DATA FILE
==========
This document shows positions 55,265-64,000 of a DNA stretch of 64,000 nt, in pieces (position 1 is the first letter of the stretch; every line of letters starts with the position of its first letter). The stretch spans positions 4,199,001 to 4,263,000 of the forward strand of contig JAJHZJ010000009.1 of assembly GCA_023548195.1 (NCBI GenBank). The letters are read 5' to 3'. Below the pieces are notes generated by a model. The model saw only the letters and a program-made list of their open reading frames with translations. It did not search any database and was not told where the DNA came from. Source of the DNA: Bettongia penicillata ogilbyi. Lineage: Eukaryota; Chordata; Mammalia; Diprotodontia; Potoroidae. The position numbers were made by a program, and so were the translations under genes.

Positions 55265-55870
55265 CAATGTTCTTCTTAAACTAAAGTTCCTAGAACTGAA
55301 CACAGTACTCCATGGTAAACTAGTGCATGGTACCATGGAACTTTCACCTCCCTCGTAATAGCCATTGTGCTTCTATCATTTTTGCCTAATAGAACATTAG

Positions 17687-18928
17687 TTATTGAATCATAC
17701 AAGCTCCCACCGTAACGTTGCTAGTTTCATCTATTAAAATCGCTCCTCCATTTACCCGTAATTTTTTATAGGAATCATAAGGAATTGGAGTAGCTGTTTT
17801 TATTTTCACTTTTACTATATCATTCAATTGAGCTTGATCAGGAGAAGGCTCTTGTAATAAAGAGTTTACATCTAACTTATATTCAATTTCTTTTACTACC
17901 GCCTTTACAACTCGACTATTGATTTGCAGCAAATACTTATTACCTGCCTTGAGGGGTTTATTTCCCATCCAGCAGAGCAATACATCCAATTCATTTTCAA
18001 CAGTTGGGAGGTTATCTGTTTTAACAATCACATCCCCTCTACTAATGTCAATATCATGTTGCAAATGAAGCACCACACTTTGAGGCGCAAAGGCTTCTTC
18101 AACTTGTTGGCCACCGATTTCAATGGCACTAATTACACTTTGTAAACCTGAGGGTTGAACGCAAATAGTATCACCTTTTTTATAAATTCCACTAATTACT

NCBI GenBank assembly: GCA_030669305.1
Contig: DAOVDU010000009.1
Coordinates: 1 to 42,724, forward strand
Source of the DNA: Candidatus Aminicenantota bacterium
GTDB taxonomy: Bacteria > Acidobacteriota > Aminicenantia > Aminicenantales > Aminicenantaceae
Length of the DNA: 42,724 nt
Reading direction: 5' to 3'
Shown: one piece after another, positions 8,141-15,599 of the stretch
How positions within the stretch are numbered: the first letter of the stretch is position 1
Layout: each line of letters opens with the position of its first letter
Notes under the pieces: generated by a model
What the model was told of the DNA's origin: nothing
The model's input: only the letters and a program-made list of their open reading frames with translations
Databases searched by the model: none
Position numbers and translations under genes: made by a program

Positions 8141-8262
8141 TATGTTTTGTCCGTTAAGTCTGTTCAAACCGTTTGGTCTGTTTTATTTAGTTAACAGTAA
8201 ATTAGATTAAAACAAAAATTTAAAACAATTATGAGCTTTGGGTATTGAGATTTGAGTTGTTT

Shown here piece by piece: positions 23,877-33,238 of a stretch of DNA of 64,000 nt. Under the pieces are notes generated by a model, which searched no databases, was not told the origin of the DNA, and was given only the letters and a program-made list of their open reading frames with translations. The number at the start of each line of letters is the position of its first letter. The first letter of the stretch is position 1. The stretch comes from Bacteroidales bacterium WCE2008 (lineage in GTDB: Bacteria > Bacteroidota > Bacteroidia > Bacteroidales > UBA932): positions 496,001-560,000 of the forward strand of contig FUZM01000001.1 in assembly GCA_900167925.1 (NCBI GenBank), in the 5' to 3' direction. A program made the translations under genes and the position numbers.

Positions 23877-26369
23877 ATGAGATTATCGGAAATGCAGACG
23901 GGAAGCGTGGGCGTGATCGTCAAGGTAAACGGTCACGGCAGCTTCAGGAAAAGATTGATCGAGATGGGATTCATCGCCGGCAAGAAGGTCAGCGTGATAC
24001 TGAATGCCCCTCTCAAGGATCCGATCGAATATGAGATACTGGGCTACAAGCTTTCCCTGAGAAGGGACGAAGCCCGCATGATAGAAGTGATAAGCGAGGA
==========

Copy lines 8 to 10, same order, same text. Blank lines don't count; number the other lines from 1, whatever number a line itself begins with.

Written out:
17801 TATTTTCACTTTTACTATATCATTCAATTGAGCTTGATCAGGAGAAGGCTCTTGTAATAAAGAGTTTACATCTAACTTATATTCAATTTCTTTTACTACC
17901 GCCTTTACAACTCGACTATTGATTTGCAGCAAATACTTATTACCTGCCTTGAGGGGTTTATTTCCCATCCAGCAGAGCAATACATCCAATTCATTTTCAA
18001 CAGTTGGGAGGTTATCTGTTTTAACAATCACATCCCCTCTACTAATGTCAATATCATGTTGCAAATGAAGCACCACACTTTGAGGCGCAAAGGCTTCTTC